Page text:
Illustration: Eniola Odetunde/Axios

After months of negotiations, a narrow majority of players voted to approve a new 10-year labor deal that will shape the NFL over the next decade.

Why it matters: The new collective bargaining agreement will allow the NFL to expand its regular season from 16 to 17 games as early as 2021 and expand the playoff field from 12 to 14 teams starting this season.

  • It also includes an increase in revenue share for the players (up from 47% to 48%), expanded rosters and practice squads, fewer padded practices in training camp (down from 28 to 16) and no suspensions for marijuana.
  • Minimum salaries will increase by 20%, which is important because ~60% of NFL players are on minimum deals.
  • The final tally on the vote: 1,019 voted "yes" (51.5%), 959 voted "no" (48.5%).

The backdrop: When the current CBA was signed in 2011, it included a new rookie wage scale that saw the No. 1 pick go from signing for $78 million in 2010 (Sam Bradford) to $22 million one year later (Cam Newton).

  • Those rules fundamentally changed how NFL teams built their rosters and, in the nine years since, impact players on cheap rookie deals have become the ideal roster-building piece.

As we enter the 2020s, the "fundamental change" seems likely to occur on the player health and durability front, as teams adjust to (a) fewer practices and (b) more games.

  • Worth noting: We could see a 17-game season as soon as 2021, but "many think 2022 is the soonest it could happen," per ESPN's Dan Graziano, citing the lack of substantive discussions about how it will actually work (i.e. which team gets the extra home game and whether there will be more bye weeks).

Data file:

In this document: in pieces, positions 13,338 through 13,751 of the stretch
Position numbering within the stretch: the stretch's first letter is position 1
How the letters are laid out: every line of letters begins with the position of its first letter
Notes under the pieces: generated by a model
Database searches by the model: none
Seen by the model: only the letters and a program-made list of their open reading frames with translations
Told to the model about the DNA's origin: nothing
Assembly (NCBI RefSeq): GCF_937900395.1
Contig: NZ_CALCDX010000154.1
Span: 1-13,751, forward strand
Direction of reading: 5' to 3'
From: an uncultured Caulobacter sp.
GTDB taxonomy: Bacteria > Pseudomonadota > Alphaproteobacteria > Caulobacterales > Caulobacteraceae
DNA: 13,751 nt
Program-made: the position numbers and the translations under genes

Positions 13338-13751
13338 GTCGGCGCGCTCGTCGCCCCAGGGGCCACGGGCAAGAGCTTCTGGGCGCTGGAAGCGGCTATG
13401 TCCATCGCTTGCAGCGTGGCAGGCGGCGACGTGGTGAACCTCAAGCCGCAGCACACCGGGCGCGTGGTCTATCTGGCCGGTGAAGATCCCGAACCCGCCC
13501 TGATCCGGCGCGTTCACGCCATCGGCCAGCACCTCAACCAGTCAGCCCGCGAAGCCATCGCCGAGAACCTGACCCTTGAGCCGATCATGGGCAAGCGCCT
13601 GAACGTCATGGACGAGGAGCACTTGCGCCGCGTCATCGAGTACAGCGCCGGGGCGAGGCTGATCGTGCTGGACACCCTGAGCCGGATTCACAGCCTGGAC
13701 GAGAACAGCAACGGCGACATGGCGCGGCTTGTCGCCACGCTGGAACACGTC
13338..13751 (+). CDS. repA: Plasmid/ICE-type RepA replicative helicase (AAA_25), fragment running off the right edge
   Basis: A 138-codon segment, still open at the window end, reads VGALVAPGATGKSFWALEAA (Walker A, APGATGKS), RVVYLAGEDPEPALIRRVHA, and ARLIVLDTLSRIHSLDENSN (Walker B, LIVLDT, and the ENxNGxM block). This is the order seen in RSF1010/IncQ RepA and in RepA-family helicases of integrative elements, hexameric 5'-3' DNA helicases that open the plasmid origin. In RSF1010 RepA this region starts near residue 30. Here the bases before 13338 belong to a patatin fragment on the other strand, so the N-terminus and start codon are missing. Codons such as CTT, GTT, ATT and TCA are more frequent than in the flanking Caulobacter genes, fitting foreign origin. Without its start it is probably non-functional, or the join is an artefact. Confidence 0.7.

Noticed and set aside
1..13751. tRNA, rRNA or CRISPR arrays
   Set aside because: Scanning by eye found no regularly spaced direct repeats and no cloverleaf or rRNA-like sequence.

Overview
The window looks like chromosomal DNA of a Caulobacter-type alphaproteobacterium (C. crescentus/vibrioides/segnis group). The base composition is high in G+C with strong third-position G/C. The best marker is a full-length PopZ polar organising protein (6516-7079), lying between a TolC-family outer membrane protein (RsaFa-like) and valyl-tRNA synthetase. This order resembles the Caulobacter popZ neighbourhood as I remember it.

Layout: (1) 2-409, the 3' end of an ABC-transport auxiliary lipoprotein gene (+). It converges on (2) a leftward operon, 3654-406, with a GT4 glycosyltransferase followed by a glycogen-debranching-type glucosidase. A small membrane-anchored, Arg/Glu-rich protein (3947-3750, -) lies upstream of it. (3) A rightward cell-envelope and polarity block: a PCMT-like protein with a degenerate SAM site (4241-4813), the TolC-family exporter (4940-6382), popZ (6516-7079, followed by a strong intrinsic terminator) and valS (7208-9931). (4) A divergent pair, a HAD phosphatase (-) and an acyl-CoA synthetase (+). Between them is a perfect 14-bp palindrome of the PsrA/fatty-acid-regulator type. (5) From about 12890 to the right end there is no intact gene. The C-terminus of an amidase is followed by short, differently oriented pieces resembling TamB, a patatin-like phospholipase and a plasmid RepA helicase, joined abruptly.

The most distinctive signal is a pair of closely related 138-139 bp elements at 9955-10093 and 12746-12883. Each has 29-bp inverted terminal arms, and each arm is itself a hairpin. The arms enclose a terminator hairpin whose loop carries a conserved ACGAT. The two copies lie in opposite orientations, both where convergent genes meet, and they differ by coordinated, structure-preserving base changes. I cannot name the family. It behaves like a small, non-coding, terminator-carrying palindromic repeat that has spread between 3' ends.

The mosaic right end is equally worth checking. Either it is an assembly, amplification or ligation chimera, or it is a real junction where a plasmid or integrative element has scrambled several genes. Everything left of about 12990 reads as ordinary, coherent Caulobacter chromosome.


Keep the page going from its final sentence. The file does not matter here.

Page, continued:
What to watch: While there's still a chance that the start of the 2020 league year will be postponed due to the coronavirus, it remains scheduled to begin at 4pm ET on Wednesday, with the "legal tampering" window set to open at noon today.

Go deeper: NFL playoffs could expand to 14 teams under new labor agreement

Go deeper

14 mins ago - World

The 53 countries supporting China's crackdown on Hong Kong

Saudi Crown Prince Mohammed bin Salman with Chinese President Xi Jinping. Photo: Rolex/Pool/Getty Images

China's foreign ministry and state media have declared victory after 53 countries joined a statement at the UN Human Rights Council supporting Beijing's new national security law for Hong Kong — compared to 27 who criticized the law.

The big picture: The list of 53 countries was not initially published along with the statement, but has been obtained by Axios. It is made up primarily of autocratic states, including North Korea, Saudi Arabia, Syria and Zimbabwe.

CO2 emissions may have peaked, but that's not enough

Reproduced from DNV GL; Chart: Axios Visuals

More analysts are making the case that COVID-19 could be an inflection point for oil use and carbon emissions, but it's hardly one that puts the world on a sustainable ecological path.

Driving the news: The risk advisory firm DNV GL, citing the pandemic's long-term effects on energy consumption, projects in a new analysis that global CO2 emissions "most likely" peaked in 2019.

U.S. economy added 4.8 million jobs in June

Data: Bureau of Labor Statistics; Chart: Axios Visuals

The U.S. economy added 4.8 million jobs last month, while the unemployment rate dropped to 11.1% from 13.3% in May, according to government data released Thursday.

The state of play: While the labor market showed more signs of recovery when the government’s survey period ended in early June, the lag means that more recent developments, like the surge in coronavirus cases and resultant closures in some states, aren't captured in this data.